Updates on Priory Gatehouse Restoration
June 2018: Completion of current restoration phase 4
The final stage of Phase 4 was signed off in the summer 2018. The medieval stonework within the archway has been stripped of its cement render. The old cement was raked out between the stones prior to being pointed with lime mortar. Four holes were exposed on either side of the walls which the archaeological report suggested were putlogs (scaffolding holes) from an earlier time. Other deep gaps that had been packed with old stone and tile pieces were cleaned out and tile sections were neatly embedded. Repairs to the lead windows upstairs were also carried out. We are most grateful to the Pilgrim Trust for their generous grant towards the cost of this work.
June 2016: Gatepost repair
The restoration / repair at the foot of the gatepost was completed, with the rotten wood cut out and a new section of green oak inserted. Removal of the bottom of the post exposed a stone post-pad with a rectangular socket cut out to accept a tenon joint on the wooden post (shown below). The rubble fill of the wall behind the post included a fragment of a narrow 13th century column, perhaps from the monastic cloister arcade, and a large fragment of 15th century encaustic floor tile. Archaeological assessment suggested that the present gateposts date from the late-Tudor period, since the cross beam is decorated with ‘lamb’s-tongue’ chamfer stops, typical of the period.
February 2016: Update on Gatehouse Restoration
Work on phase 3 of the restoration project was completed. The Victorian cast-iron rainwater goods on the south elevation of the building (the Abbey Hotel side) were taken down, assessed and reused where possible. However in most cases they were in such a poor state that they had to be replaced with new castings. You will note that the layout of the downpipes is now slightly different, in a more symmetrical arrangement, and very similar to the layout of 100 years ago. Less noticeable in the photos, but in a very time-consuming job, the Tudor brickwork has been repointed across the whole wall. Four decayed stones have been replaced, two in the first floor windows, and two by the stewards’ door.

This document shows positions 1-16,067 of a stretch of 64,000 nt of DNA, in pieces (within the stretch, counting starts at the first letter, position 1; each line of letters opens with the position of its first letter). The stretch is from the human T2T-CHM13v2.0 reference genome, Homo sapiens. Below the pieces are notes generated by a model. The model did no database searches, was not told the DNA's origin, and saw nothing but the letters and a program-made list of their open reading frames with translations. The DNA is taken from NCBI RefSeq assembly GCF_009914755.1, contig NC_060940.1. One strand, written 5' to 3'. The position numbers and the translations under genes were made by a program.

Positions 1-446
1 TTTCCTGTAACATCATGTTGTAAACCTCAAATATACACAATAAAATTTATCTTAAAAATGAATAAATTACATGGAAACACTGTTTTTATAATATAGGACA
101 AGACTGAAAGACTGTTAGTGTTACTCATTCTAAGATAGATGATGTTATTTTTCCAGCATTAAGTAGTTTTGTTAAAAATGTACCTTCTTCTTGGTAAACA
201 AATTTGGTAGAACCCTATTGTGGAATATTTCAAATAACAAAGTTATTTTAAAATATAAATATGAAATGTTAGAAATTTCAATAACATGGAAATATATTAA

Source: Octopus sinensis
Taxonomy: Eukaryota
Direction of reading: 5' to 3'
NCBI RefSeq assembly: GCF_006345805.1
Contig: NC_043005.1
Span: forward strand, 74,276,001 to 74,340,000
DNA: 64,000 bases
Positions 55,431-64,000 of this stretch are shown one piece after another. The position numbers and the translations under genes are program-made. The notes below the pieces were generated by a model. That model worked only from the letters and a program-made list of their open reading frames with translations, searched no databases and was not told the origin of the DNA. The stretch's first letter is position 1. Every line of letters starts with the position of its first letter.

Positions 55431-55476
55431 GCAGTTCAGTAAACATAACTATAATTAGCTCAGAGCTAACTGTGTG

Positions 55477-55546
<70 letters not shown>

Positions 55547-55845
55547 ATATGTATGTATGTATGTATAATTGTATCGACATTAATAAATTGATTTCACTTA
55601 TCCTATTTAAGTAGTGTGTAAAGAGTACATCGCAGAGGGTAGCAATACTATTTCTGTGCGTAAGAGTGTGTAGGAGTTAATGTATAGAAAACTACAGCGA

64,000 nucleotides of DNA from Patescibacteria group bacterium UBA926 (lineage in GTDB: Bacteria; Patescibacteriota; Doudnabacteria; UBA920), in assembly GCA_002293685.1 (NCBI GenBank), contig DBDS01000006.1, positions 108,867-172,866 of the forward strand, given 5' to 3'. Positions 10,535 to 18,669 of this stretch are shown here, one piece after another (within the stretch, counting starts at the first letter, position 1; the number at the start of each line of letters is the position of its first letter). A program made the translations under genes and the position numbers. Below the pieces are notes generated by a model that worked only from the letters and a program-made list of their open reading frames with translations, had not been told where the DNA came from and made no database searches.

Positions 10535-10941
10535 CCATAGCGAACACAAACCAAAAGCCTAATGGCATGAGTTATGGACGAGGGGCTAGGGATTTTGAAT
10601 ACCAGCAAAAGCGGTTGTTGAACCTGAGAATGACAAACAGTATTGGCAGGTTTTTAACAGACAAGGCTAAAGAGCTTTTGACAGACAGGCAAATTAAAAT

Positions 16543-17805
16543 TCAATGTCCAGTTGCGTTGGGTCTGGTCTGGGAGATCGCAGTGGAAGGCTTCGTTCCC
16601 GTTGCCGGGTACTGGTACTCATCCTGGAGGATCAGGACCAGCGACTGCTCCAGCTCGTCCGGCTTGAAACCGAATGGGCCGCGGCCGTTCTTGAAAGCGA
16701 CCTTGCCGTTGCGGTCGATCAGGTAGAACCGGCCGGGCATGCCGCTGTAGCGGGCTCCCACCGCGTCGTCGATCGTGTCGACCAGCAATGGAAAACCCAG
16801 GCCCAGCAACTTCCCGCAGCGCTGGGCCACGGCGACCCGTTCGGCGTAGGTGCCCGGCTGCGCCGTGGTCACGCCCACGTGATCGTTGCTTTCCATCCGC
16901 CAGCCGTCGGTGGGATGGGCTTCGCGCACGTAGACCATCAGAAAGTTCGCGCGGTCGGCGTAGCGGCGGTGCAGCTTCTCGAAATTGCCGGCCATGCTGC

The east door was sticking against the floor. The fixings of the door frame had been damaged by water soaking into the wall (from the damaged downpipes). This in turn had rusted fixing nails and rotted away the wooden fixings. The door frame was reset, properly vertical, with long steel bolts epoxied into the stonework. Both exterior doors were treated with boiled linseed oil, as a preservative.
As a final item, areas of damaging cement-based mortar were removed alongside one of the gate posts, prior to replacement by more appropriate lime-based mortars. This revealed the great depth of the post, about 17 inches thick, but also its poor condition at the base. Here a large piece of wood, previously hidden within the wall, had rotted and broken away. An urgent repair to the bottom of the post will be undertaken, using a new piece of oak.
Phase 3 of the Priory Gatehouse restoration began. Scaffolding on the south face (red brick Tudor side) went up on 5th November. A site meeting with the architect, Historic England, the contractors Treasure & Sons Ltd, and several museum officers took place on Monday 9th November and work began on 11th November.
Funding for this phase of work came from a number of very generous grants from William Cadbury Charitable Trust (£15,000), Pilgrim Trust (£20,000) and Allchurches Trust (£1,500). The remainder was raised through museum fundraising events and funds ring-fenced for restoration by the museum.
Restoration of the Priory Gatehouse
Restoration has taken place regularly over the last 120 years. A major refurbishment of the north side was undertaken in 1891. The front was resurfaced and a new battlement was added. Two rooms were added on the west end which removed the symmetry of the building, and separate rooms were created within the gatehouse.
Late 20th Century Repairs
Although repairs had been carried out after the ice cream van had become wedged in the archway in 1979, the trustees of Malvern Museum remained concerned about the general condition of several features of the Gatehouse. In 1982 a survey of the Gatehouse was carried out. It recommended 3 phases of remedial work totalling over £40,000. The following year urgent work on windows was carried out costing over £1,000 and in 1987 a further £4,000 was spent repairing the roof. Finally in 1992, damp proofing and stonework restoration was carried out on the north and south sections, totalling over £20,000. Generous grants from English Heritage and the Paul Getty Fund made the work possible, along with several thousands of pounds raised by the Friends of the Museum.